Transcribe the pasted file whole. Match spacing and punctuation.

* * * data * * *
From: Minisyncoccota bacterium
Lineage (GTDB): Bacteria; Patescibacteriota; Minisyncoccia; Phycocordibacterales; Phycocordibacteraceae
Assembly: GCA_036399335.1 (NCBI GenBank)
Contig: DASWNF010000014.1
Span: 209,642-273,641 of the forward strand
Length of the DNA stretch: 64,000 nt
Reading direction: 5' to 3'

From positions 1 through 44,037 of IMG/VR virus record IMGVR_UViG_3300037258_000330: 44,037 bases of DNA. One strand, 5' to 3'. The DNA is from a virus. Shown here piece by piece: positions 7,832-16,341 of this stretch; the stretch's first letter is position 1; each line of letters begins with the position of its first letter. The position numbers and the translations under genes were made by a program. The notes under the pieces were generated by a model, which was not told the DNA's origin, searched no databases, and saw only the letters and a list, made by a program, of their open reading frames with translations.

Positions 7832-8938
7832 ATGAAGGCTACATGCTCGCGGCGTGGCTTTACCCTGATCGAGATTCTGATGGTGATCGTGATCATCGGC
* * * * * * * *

From: Minisyncoccota bacterium
Lineage (GTDB): Bacteria; Patescibacteriota; Minisyncoccia; Phycocordibacterales; Phycocordibacteraceae
Assembly: GCA_036399335.1 (NCBI GenBank)
Contig: DASWNF010000014.1
Span: 209,642-273,641 of the forward strand
Length of the DNA stretch: 64,000 nt
Reading direction: 5' to 3'

From positions 1 through 44,037 of IMG/VR virus record IMGVR_UViG_3300037258_000330: 44,037 bases of DNA. One strand, 5' to 3'. The DNA is from a virus. Shown here piece by piece: positions 7,832-16,341 of this stretch; the stretch's first letter is position 1; each line of letters begins with the position of its first letter. The position numbers and the translations under genes were made by a program. The notes under the pieces were generated by a model, which was not told the DNA's origin, searched no databases, and saw only the letters and a list, made by a program, of their open reading frames with translations.

Positions 7832-8938
7832 ATGAAGGCTACATGCTCGCGGCGTGGCTTTACCCTGATCGAGATTCTGATGGTGATCGTGATCATCGGC